Last Train Home (歸途列車) Film Review

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Lixin Fan – Director – Last Train Home

‘The sharp contrast between the lives in cities and countryside always struck me. Submerged under the glamour of the modern metropolis, the poverty in the vast rural area is overwhelming. As I travelled, I started to focus on the migrant workers, whom I believe have contributed the most to China’s prosperity but benefitted the least.’ Lixin Fan – Director – Last Train Home (2010)

The film released in the West as ‘Last Train Home’ is actually entitled ’歸途列車 (Gui Tu Lie Che)’, or ‘Homeward Train’, and is a documentary produced over a period of several years from 2006 onwards. It was released in China in 2009 and in the West in 2011. It covers the lives of the Zhang family who own a large plot of land within Sichuan province, and who were previously peasant-farmers prior to the modernisation of China. As the government embarked upon the introduction into China of Socialist capitalist forces, families had to relocate to the cities where large industries (employing thousands of people) have been established. Despite many permanently resettling in the cities, and abandoning their farm land, it is estimated that around 130 million migrant workers make the trip into the cities, whilst older and younger members of their families stay on the farm land and look after the home. This army of migrant workers spend 50 weeks of the year working in factories that provide living quarters and regular food to their workers. It is only during the two-week holiday of Chinese New Year that the factories shut-down and the employees are allowed home.

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The Zhang Family:

Grandmother – Tang Tingsui

Father – Zhang Changhua

Mother – Chen Suqin

Daughter – Zhang Qin

Son – Zhang Yang

 Official Website:

Last Train Home –

Chinese New Year – which occurs around January or February depending upon the time of the ‘spring’ new moon – is the only time of the year that everything grinds to a complete standstill in China, and everyone travels to be with their families. This tradition is thousands of years old and has its roots in the feudalistic notions of Confucian filial piety, or expressions of respect for one’s parents. Eating a meal together, around a large table signifies ‘completion’ and the maintenance of ‘order’ throughout society. The millions of migrant workers – or mobile proletariat – have to compete for limited train tickets at the local train stations, at this important time of the year. The system is such that the affordable tickets go on sale around a day or two before the train is due to depart, and there is no guarantee once a ticket is purchased, that a train will turn-up to carry the workers home. The nearer the time gets for the train to depart, the higher the price of the tickets become. Although the film features a number of ‘return’ journeys home for the Zhang family, often they are left with no option than to fight thousands of others to get on the ‘last’ train running-out of Guangzhou to their homeland in Sichuan. Even with tickets, the trains are crammed to maximum capacity with the workers and their luggage which can vary from modest bags to massive cases. Most people remain standing for the entire two day journey which can be longer if the train suffers mechanical failure, or the weather prevents onward movement. As there is a general panic this time of year, many people are hurt during the crush at the train stations, and occasionally a tragic fatality occurs. It is normal practice for the authorities to ask the migrant workers to behave with civility toward one another, whilst simultaneously deploying riot police, and even the military, to keep order. This film often shows the police and soldiers acting with sympathy towards the massive crowds who are waiting for trains that never seem to appear.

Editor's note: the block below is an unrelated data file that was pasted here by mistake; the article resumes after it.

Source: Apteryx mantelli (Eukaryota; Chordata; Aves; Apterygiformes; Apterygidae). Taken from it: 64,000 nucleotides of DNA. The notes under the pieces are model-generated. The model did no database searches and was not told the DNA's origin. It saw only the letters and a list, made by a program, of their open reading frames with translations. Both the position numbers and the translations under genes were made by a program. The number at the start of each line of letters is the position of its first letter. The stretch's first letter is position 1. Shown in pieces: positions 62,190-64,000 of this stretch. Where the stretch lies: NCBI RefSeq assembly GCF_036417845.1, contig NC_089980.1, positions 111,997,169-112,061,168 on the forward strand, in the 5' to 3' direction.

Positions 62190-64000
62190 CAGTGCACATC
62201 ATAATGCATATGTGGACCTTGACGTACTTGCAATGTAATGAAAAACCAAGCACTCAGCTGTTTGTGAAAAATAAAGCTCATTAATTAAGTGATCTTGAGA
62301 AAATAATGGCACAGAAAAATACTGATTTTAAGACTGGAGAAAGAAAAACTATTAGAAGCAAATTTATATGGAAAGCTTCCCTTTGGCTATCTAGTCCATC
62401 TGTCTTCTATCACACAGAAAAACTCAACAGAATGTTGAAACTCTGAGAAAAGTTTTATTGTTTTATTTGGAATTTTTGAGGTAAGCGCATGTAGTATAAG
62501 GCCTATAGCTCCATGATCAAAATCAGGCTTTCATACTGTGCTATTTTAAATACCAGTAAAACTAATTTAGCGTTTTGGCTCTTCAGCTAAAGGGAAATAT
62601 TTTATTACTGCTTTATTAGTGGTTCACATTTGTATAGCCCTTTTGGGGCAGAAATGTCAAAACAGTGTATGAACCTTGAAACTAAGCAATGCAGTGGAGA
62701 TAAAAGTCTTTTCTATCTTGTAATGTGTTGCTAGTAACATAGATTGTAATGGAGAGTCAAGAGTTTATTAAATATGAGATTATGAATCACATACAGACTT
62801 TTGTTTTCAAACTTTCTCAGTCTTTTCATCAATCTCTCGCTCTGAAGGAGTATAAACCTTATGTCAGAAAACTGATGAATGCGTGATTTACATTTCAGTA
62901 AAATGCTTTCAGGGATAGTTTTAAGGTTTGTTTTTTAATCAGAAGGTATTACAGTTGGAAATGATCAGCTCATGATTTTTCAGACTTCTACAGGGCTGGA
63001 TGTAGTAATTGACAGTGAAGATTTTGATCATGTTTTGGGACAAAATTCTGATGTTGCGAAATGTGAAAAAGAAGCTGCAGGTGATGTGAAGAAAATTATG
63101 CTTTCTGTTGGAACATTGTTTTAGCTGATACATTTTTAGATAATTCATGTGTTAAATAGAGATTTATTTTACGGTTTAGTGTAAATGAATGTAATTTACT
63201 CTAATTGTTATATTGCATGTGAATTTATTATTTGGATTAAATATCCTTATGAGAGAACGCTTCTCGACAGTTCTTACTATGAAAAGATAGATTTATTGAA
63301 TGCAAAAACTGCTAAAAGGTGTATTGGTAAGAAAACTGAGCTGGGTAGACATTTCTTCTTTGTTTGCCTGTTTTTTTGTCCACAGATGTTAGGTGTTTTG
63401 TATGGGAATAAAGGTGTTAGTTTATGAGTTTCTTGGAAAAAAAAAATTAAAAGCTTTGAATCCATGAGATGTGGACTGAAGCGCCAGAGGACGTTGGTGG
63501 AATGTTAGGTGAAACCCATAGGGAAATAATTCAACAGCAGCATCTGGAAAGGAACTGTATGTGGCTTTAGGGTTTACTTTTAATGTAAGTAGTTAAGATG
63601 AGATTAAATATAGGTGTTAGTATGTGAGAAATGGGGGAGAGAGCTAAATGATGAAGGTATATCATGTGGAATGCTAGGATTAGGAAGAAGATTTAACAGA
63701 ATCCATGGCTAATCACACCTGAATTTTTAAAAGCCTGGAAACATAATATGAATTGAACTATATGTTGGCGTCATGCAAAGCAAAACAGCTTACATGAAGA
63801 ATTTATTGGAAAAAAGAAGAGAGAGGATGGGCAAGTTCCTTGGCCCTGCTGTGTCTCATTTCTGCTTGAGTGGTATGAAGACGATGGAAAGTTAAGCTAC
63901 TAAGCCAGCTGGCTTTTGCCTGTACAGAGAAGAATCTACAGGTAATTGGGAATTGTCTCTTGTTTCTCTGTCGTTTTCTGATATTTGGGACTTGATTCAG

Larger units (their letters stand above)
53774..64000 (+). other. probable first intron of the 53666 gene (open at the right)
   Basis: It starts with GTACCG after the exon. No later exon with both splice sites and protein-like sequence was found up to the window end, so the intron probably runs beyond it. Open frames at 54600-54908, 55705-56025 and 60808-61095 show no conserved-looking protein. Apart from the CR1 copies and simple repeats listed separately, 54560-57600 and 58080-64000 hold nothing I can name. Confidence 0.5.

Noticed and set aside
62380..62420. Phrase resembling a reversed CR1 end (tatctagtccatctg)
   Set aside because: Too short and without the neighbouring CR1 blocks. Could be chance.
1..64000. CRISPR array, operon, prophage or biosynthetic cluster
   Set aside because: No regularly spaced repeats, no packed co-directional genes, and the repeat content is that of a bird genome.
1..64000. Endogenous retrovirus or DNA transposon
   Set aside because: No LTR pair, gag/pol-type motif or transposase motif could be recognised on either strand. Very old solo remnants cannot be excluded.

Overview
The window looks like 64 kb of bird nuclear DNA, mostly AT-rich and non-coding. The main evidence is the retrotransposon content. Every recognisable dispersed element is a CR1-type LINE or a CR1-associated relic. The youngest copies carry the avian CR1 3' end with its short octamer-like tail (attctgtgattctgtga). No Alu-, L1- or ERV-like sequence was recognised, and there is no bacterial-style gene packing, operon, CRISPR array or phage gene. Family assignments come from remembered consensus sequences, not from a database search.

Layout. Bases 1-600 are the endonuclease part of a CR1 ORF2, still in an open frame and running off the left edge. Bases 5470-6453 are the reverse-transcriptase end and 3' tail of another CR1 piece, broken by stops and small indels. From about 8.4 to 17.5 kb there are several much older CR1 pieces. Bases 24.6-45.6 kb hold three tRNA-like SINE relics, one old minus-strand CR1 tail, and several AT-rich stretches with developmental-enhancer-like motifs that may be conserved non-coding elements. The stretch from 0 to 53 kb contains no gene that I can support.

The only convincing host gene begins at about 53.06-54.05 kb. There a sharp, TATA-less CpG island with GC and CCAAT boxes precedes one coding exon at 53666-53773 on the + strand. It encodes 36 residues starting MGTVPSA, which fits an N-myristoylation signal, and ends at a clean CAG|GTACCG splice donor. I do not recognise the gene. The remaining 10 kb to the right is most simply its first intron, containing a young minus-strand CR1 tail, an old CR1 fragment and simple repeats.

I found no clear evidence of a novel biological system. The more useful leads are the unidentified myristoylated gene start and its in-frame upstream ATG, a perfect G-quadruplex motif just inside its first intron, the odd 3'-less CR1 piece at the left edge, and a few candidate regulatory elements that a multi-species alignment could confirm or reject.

The Zhang family portrayed consists of a husband and wife, a grandmother, and a young boy (son) and a teenage girl (daughter). Initially it is the husband and wife who work in Guangzhou for the year, and the grandmother stays on the farm and single-handedly looks after the land whilst bringing-up two demanding youths. As the daughter gets older (around 17 years old), there is a touching scene where she is filmed kneeling and lighting incense at the family grave of her grandfather, whilst explaining to his spirit that she wants to give-up her education (against her parents wishes), and like her parents, travel to the city and work in the factories. This is exactly what she does, but her parents are of the opinion that to breakout of the cycle of migrant working, their two children should study at school and university whilst they ‘eat the bitterness’ of life, on their behalf. In other words, the suffering of the parents caused by the exploitative factory system earns a certain amount of economic freedom for their children to enjoy. With this freedom – something the previous generation of toilers did not possess – the children are in a position to ‘think’ their way out of poverty, and gain educational qualifications that have the potential to change their lives. However, it is clear that the son is not keen on school, even though his parents do nothing but encourage and support him, whilst the daughter has developed the viewpoint that because her parents are never home, they do not love or care for her. It is ironic that this young woman, freed as she is from the tyranny of feudalistic history, nevertheless uses this ‘freedom’ to attack and criticise the very vehicle (i.e. her parents) that has provided it for her! Whilst the parents suffer routinely, their daughter is seen working in a factory for a short while, before being attracted by the glitz and bright lights of the hedonistic city life, and its underbelly. She ends-up going from place to place, and from job to job, occasionally signing-up for education courses, and then leaving them unfinished. Although not openly stated in the film, there is a definite impression that her parents continue to support her financially, as she exercises her newly found ‘freedom’.This film is a masterpiece that shows modern China as it develops from the Communist Revolution of Mao Zedong, and through the economic reforms of Deng Xiao Ping. Officially in China the embracing of ‘free market economics’ is termed ‘Socialist Market Forces’, and is designed to rapidly develop the infrastructure and superstructure of the Chinese state. This has seen the abandoning of the ‘iron rice bowl’ developed by Mao (that was based upon the Soviet model), which saw the Chinese people cared for by the state from the cradle to the grave, and the instigation of privatisation and self-sufficiency, albeit within a firm legal framework that is designed to curve the more brutal elements associated with capitalism. For instance, generally speaking it is illegal to lay workers off, and an attempt is made to keep jobs by cutting wages – but the reality of this policy is that many workers can no longer work for such low wages and voluntarily quit their jobs – this has been the case with the mother in this documentary, who has now returned to the farm, whilst her husband continues to work in the factories of Guangzhou. This film demonstrates ‘modern’ China and does show how far China has developed – and continues to develop – under her own steam. Gone are the days of Chinese people kowtowing to imperialist foreigners who preferred travel in rickshaws or sedan chairs propelled by virtual slaves. China is quickly going through the trauma of industrialisation – a process that the UK has experienced over the last two hundred years or so. Capitalist market forces are required to modernise and create new freedoms – indeed to create a fully functioning proletariat – that will lead the country to a bright new future. This kind of essential growth is riddled with suffering as the work of Marx continuously demonstrates. The difference between the USA, for instance, and China is that China openly acknowledges the superiority of Marxist thought and is striving to succeed where the Soviet Union ultimately failed, whereas the USA simply adheres to the principle of free market economics, which is in reality simply the ongoing perpetuation of greed for profit that will always favour the privileged few. China is undergoing a vitally important social experiment that has untold implications for the future of humanity. This simple film has caught the essence of that process.